The government is set to continue the concessional long-term capital gains tax regime for foreign institutional investors investing in private placements in unlisted securities. FIIs pay a 10% long-term capital gains tax on profits from the sale of unlisted securities. Short-term capital gains are taxed at 30%. These shares are not traded on the stock exchange and hence do not attract the securities transaction tax (STT). Domestic investors, on the other hand, pay a 20% long-term capital gains tax on profits from sale of unlisted securities.
The finance ministry is in favour of retaining the concessional tax rate on long-term capital gains from the sale of unlisted securities in order to lend certainty to the tax treatment of foreign institutional investors. According to official sources, the ministry has rejected the recommendation made by the task force on non-resident taxation (2003) to usher in equality in the tax treatment between residents and non-residents.
Currently, FIIs and domestic investors who invest listed securities have to pay STT. If these investors offload the shares before one year, they have to pay a 10% short-term capital gains tax. If the shares are sold after one year of acquisition, they are exempt from paying long-term capital gains tax.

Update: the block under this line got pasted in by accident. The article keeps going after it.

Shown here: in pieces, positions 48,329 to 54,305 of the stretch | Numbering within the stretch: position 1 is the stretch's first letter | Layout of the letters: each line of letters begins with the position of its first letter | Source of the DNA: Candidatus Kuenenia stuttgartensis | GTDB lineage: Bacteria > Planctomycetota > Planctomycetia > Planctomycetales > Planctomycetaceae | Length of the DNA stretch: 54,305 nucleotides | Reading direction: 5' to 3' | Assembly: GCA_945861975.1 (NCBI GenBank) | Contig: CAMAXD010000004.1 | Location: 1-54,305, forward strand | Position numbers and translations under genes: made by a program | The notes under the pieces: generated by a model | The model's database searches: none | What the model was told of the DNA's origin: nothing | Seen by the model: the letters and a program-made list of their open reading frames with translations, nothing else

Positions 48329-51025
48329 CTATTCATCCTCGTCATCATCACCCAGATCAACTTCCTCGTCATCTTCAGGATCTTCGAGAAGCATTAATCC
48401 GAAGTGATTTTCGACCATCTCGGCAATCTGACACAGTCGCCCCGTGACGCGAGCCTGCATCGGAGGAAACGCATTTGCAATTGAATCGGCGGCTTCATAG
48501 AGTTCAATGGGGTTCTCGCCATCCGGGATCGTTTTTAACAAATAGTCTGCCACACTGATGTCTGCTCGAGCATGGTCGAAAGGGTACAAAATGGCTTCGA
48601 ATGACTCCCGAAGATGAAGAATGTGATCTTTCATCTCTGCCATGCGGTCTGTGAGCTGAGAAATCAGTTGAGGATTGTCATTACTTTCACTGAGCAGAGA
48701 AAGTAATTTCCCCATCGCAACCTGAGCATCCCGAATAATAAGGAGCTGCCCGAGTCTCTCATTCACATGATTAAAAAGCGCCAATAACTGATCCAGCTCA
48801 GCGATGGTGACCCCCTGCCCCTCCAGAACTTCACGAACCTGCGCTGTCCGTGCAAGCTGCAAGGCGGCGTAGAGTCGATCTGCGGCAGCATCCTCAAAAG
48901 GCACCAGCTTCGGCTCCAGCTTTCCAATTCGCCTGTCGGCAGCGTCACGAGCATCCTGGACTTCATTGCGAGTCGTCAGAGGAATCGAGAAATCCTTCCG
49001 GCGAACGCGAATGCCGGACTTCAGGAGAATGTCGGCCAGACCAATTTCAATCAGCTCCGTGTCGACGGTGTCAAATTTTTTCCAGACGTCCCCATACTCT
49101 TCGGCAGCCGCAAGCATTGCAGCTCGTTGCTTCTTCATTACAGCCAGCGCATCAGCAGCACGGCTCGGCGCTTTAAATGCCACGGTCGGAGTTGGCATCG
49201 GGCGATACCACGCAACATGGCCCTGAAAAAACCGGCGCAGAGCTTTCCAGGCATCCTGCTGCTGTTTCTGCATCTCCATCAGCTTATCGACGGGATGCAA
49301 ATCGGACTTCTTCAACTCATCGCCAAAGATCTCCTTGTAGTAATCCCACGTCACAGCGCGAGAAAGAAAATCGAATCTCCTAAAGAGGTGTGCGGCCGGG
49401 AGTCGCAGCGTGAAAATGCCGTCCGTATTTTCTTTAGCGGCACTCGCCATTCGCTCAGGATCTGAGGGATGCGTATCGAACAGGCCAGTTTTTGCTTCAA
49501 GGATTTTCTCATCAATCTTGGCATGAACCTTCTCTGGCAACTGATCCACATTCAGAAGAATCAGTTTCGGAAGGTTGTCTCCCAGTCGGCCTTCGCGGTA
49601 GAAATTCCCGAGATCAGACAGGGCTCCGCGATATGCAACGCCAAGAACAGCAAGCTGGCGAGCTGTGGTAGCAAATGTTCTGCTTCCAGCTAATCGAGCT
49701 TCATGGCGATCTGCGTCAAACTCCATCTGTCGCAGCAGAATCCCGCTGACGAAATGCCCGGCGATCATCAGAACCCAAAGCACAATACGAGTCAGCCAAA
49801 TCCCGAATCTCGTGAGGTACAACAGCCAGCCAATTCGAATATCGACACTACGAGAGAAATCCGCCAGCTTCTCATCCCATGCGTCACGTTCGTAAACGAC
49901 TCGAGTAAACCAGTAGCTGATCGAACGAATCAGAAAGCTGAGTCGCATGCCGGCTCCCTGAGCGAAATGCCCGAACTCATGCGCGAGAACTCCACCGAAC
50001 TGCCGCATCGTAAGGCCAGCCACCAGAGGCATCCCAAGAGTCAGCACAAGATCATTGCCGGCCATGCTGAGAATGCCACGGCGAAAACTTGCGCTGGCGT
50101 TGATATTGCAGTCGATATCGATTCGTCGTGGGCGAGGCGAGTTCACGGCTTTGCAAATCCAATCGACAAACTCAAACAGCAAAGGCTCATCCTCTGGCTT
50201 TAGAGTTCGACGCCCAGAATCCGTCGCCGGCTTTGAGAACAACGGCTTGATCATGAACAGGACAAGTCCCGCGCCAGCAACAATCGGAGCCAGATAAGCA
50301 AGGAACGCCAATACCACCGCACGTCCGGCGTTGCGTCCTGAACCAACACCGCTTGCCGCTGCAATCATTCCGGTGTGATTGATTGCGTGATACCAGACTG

Mauritius-based FIIs do not pay even the 10% short-term capital gains tax from transactions which attracts STT. This is because Mauritius does not tax capital gains. Whereas FIIs from destinations such as the US have to pay the 10% short-term capital gains tax.
The task force on non-resident taxation, in fact, recommended omitting the provisions under Sections 115 AB, 115 AC and 115 AD of the Income-Tax Act. Under Section 115 AB, offshore funds are taxed on income from units purchased in foreign currency and long-term gains from transfer of such units are taxed at a concessional rate of 10%. Currently, this section effectively provides a concessional rate only on long-term capital gains from sale of non-STT bearing units.
Under 115 AC, income from bonds and GDR bought in foreign currency and long-term capital gains from the transfer of such securities are taxed at a concessional rate of 10%. Under 115 AD, FIIs are taxed at flat rates on income from securities and capital gains from sale of shares. The provision is, therefore, relevant only for interest income and capital gains from unlisted shares for which STT has not been paid.